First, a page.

* Blue-chip FTSE 100 index up 0.3 percent
* CRH gains on deal to buy assets from rivals
* Budget airlines fall after Ryanair update
By Atul Prakash
LONDON, Feb 2 (Reuters) - Britain’s top share index edged up in morning trading on Monday, with Irish building supplies groups CRH leading the market higher after agreeing to buy assets from rivals.
Shares in CRH rose 6 percent, the top gainer in the blue-chip FTSE 100 index, after the company said it had agreed to pay 6.5 billion euros ($7.4 billion) for assets that Lafarge and Holcim needed to sell to secure regulatory approval for their planned merger.
“The metrics highlighted by management look attractive. Earnings are expected to grow by 25 percent in the first full year of ownership, with the deal leaving CRH in the global top three building materials companies,” said Keith Bowman, equity analyst at Hargreaves Lansdown.
CRH, the leading producer of asphalt for road building in the United States, said the deal would expand its global reach and also make it the largest building supplier in central and eastern Europe.
“CRH has a history of acquisition and successfully integrating businesses into its operations. This deal will be large, adding 26 percent to our expected sales figure for 2014,” Cantor Fitzgerald analyst Ian Osburn said.
The benchmark FTSE 100 index was up 0.3 percent at 6,770.56 points by 0928 GMT after closing 0.9 percent lower on Friday.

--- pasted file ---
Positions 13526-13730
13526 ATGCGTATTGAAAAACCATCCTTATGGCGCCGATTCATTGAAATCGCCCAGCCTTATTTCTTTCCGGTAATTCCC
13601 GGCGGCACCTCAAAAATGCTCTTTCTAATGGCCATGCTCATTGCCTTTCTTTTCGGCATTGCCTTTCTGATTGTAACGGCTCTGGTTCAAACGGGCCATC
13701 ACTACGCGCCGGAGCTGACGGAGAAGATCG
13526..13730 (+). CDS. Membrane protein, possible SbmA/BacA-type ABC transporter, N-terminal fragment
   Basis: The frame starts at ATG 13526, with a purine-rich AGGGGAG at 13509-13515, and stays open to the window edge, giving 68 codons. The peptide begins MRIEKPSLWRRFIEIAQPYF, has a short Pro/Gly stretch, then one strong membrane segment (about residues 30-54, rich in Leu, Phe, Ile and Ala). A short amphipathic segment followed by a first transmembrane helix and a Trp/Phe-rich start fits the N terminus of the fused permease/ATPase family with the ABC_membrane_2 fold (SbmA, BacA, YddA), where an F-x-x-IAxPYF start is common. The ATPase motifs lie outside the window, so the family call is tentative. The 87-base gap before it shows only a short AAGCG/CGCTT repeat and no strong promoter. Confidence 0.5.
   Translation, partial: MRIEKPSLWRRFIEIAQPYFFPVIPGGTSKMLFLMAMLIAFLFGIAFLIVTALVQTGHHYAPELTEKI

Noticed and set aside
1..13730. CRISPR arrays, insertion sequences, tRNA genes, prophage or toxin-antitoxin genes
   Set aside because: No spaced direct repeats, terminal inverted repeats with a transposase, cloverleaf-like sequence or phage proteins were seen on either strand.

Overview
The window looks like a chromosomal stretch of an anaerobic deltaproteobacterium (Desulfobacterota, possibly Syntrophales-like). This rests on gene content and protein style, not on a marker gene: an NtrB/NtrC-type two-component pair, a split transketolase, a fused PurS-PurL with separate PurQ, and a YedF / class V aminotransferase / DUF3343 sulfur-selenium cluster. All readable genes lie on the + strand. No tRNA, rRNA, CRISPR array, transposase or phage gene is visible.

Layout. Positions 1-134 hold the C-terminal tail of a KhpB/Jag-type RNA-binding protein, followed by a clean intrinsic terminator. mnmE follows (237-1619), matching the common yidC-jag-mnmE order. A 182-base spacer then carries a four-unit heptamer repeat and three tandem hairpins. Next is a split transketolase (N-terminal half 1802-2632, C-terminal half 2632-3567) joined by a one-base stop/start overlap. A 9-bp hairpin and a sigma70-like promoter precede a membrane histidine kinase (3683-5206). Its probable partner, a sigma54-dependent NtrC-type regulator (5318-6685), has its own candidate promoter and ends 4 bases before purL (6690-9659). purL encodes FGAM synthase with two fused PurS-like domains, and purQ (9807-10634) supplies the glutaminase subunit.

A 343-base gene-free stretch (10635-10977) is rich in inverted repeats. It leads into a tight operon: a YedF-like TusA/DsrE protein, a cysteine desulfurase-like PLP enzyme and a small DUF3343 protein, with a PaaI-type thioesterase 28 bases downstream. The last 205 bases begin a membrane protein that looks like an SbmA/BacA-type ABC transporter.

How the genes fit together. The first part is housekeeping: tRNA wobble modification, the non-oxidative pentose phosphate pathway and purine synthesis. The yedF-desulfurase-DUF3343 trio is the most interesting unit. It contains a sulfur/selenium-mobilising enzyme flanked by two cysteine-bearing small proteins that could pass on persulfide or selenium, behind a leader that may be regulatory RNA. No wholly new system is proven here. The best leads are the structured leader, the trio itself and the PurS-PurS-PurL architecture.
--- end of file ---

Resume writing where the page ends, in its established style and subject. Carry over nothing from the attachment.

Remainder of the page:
It was also helped by a rally in UK energy stocks , up 1.7 percent, following an 8 percent jump in oil prices on Friday on a record weekly drop in U.S. oil drilling. However, gains were trimmed by a drop in oil prices on Monday.
“Crude oil prices are still much higher than their levels at the time of stock market closing in London on Friday and that’s providing some support to energy stocks,” said John Smith, senior fund manager at Brown Shipley.
“However, the problems in the oil sector will stay for quite some time and we don’t see a stabilisation in oil prices anytime soon. The rally that we are seeing in oil stocks today is an opportunity to reduce some exposure to the sector.”
On the downside, budget airlines came under pressure after Ryanair, Europe’s largest airline by passenger numbers, cautioned that profit growth will be modest next year as low oil prices help rivals to step up competition.
Ryanair fell 3.7 percent despite again raising its profit forecast, with the company saying it would benefit only slightly from lower jet fuel costs this year as it has hedged 90 percent of its fuel needs at $92 per barrel up to March 2016.
Another budget airline easyJet fell 4 percent. (Reporting by Atul Prakash; Editing by Crispian Balmer)